Mondaq (and its affiliate sites) do not sell or provide your details to third parties other than information providers. The reason we provide our information providers with this information is so that they can measure the response their articles are receiving and provide you with information about their products and services.

If you do not want us to provide your name and email address you may opt out by clicking here .

If you do not wish to receive any future announcements of products and services offered by Mondaq by clicking here .

Information Collection and Use

We require site users to register with Mondaq (and its affiliate sites) to view the free information on the site. We also collect information from our users at several different points on the websites: this is so that we can customise the sites according to individual usage, provide 'session-aware' functionality, and ensure that content is acquired and developed appropriately. This gives us an overall picture of our user profiles, which in turn shows to our Editorial Contributors the type of person they are reaching by posting articles on Mondaq (and its affiliate sites) – meaning more free content for registered users.

We are only able to provide the material on the Mondaq (and its affiliate sites) site free to site visitors because we can pass on information about the pages that users are viewing and the personal information users provide to us (e.g. email addresses) to reputable contributing firms such as law firms who author those pages. We do not sell or rent information to anyone else other than the authors of those pages, who may change from time to time. Should you wish us not to disclose your details to any of these parties, please tick the box above or tick the box marked "Opt out of Registration Information Disclosure" on the Your Profile page. We and our author organisations may only contact you via email or other means if you allow us to do so. Users can opt out of contact when they register on the site, or send an email to with “no disclosure” in the subject heading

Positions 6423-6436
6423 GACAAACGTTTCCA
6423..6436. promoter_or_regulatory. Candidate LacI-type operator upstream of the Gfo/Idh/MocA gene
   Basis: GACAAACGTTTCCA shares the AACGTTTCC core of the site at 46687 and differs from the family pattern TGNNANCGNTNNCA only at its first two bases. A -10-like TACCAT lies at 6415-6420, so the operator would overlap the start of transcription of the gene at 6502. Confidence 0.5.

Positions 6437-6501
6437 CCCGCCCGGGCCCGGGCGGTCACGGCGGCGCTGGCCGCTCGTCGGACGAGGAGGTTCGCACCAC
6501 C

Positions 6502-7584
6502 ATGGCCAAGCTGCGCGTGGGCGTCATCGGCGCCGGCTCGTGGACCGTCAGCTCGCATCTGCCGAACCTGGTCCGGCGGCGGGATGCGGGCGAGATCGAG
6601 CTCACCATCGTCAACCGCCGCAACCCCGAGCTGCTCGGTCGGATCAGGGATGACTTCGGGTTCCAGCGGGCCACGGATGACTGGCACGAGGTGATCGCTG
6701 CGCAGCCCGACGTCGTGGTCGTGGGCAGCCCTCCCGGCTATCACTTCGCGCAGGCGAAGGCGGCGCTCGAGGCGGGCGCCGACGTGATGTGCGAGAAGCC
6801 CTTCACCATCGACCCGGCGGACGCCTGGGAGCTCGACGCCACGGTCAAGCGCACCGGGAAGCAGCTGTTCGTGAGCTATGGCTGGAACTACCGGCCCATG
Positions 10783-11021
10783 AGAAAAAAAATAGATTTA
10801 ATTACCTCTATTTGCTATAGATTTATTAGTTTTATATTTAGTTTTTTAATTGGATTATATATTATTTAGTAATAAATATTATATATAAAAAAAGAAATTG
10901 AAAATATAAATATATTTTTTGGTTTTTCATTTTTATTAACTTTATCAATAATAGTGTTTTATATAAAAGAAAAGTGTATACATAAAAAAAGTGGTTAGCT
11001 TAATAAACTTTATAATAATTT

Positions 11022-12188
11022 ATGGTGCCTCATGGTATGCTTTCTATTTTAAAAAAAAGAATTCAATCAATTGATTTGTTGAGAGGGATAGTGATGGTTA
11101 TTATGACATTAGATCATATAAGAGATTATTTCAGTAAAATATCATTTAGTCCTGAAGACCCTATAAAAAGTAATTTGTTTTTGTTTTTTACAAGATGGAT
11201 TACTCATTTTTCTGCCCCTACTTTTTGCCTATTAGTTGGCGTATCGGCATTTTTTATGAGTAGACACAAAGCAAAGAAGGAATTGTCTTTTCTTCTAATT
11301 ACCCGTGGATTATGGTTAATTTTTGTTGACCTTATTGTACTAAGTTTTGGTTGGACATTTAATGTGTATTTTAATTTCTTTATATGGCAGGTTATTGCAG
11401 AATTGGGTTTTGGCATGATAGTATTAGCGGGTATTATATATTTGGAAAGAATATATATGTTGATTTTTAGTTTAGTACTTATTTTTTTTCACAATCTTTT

Mondaq News Alerts

In order to receive Mondaq News Alerts, users have to complete a separate registration form. This is a personalised service where users choose regions and topics of interest and we send it only to those users who have requested it. Users can stop receiving these Alerts by going to the Mondaq News Alerts page and deselecting all interest areas. In the same way users can amend their personal preferences to add or remove subject areas.


A cookie is a small text file written to a user’s hard drive that contains an identifying user number. The cookies do not contain any personal information about users. We use the cookie so users do not have to log in every time they use the service and the cookie will automatically expire if you do not visit the Mondaq website (or its affiliate sites) for 12 months. We also use the cookie to personalise a user's experience of the site (for example to show information specific to a user's region). As the Mondaq sites are fully personalised and cookies are essential to its core technology the site will function unpredictably with browsers that do not support cookies - or where cookies are disabled (in these circumstances we advise you to attempt to locate the information you require elsewhere on the web). However if you are concerned about the presence of a Mondaq cookie on your machine you can also choose to expire the cookie immediately (remove it) by selecting the 'Log Off' menu option as the last thing you do when you use the site.